Brooklyn Trash

In our last visit to the BHS, We were introduced to several maps of Brooklyn in the late 1800’s. Maps were just as essential back then as it is now. The conventional use of maps hasn’t changed at all. When approaching a map we learned that you should always notice the compass. The compass can help us orient ourselves on the map by pointing north. Some maps are fancy others are not. Maps were not as accessible back then as it is now. Nowadays we have google maps and instant access to digital maps of all sorts. Maps are also in display for us everywhere. Back in the 1800’s maps were expensive to make, therefore only used by those who absolutely needed it. People found their way around by word of mouth.

Disease was one of our central topics in class. Widespread disease was very common back in the day. There was no control and disease would spread easily because of the high population density in Brooklyn. Brooklyn wasn’t such a clean place either. Wood used outside would decay and rot quickly and all sorts of bugs and critters would settle in the filth. Yellow fever among other diseases were common and would quickly wipe out a large percentage of the population. Fecal matter from animals and even people would accumulate in the streets, causing people to be in direct contact with it. Brooklyn was not the healthiest place to be in.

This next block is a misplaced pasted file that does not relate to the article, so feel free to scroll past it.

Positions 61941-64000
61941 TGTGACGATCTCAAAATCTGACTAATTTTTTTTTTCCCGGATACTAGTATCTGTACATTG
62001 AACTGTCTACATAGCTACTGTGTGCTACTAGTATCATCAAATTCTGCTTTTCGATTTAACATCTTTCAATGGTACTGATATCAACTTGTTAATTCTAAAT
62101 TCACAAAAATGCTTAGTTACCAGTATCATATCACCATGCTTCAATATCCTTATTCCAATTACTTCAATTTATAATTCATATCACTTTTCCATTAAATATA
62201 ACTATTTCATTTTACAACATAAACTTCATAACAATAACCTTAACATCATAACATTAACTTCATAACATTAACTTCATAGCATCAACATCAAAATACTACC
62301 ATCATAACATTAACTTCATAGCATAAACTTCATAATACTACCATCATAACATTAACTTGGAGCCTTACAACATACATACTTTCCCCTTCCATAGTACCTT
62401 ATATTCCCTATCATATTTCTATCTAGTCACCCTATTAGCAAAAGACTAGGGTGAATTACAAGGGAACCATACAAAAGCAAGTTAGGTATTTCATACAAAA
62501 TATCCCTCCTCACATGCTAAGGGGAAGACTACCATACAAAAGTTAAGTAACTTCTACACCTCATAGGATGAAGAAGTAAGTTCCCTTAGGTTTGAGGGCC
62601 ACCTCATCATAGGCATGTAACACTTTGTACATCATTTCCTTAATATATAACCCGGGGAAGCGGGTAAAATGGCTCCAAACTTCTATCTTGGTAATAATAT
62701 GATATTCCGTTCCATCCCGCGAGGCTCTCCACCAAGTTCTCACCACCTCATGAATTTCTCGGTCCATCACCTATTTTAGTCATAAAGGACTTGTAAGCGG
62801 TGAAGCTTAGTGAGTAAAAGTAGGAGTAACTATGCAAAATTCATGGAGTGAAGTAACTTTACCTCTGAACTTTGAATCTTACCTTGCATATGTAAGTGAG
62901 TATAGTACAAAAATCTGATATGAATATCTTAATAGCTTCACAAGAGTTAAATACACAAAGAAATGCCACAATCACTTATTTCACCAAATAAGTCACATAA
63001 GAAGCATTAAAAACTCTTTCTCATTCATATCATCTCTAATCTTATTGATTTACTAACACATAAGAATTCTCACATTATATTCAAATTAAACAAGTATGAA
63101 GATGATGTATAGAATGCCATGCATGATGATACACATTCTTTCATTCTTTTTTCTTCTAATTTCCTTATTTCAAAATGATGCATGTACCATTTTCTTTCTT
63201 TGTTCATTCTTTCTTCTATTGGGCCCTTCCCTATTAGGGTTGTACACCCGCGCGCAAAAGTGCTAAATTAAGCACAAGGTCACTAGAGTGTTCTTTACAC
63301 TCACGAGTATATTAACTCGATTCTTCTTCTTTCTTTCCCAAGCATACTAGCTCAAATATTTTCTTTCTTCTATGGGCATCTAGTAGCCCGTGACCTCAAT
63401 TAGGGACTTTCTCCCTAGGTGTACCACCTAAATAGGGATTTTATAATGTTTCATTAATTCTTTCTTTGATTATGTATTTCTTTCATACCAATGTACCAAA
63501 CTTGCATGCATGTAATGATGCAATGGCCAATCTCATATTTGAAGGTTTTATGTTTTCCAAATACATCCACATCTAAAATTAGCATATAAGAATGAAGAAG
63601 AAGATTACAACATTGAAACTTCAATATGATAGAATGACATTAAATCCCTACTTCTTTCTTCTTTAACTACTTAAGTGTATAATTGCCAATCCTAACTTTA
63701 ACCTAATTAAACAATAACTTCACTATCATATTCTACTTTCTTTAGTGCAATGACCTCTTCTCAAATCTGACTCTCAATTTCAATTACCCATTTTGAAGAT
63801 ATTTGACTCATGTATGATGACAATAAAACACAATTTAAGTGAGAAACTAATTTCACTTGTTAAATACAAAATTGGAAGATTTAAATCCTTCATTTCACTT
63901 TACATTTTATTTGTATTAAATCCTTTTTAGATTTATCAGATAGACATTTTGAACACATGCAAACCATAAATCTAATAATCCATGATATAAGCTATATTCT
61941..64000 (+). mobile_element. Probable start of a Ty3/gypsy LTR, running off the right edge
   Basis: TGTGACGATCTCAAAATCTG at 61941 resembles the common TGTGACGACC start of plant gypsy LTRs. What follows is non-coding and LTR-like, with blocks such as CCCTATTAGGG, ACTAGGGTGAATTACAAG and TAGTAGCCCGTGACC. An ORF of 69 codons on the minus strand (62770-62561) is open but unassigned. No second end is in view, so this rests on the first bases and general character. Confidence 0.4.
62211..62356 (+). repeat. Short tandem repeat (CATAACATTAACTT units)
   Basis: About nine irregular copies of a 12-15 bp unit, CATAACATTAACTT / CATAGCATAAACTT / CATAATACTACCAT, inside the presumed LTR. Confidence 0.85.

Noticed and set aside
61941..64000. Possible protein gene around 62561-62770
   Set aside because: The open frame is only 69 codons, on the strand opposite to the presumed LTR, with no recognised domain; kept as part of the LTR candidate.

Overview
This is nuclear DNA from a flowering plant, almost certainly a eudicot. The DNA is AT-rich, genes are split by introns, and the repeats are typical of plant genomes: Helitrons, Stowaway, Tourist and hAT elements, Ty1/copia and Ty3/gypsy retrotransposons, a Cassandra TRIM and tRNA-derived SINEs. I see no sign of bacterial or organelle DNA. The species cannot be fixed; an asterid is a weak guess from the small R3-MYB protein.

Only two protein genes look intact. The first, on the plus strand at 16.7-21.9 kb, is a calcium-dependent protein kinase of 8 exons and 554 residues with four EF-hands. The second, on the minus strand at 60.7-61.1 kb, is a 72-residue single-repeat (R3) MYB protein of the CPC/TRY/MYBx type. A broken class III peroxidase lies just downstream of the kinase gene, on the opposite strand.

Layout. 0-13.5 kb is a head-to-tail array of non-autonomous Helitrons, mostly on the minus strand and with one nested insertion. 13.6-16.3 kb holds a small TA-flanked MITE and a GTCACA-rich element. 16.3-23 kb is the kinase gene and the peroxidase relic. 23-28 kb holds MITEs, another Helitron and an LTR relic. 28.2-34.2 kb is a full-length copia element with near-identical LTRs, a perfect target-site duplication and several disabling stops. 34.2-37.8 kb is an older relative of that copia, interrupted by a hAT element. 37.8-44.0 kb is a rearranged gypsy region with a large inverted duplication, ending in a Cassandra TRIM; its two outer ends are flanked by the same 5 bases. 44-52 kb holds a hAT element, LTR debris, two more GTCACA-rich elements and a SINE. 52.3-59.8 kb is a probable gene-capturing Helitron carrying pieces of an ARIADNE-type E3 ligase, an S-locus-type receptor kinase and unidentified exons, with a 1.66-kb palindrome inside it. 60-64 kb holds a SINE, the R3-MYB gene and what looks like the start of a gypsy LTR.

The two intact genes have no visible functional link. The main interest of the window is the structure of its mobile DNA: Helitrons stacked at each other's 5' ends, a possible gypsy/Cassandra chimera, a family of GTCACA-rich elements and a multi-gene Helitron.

After having our discussion about maps and disease the class split into a few groups. My group looked at some sewer plans. In short observation I found that the sewer system in Brooklyn wasn’t the most efficient or the most hygienic. My group easily pointed out places in the system where filth would build over time. On a side note, the plan we saw seemed similar to any modern day plan we might see in our architecture classes. Their use of center lines and tags and scales were very similar to how we draw.

This entry was posted in Uncategorized. Bookmark the permalink.

Leave a Reply

Your email address will not be published. Required fields are marked *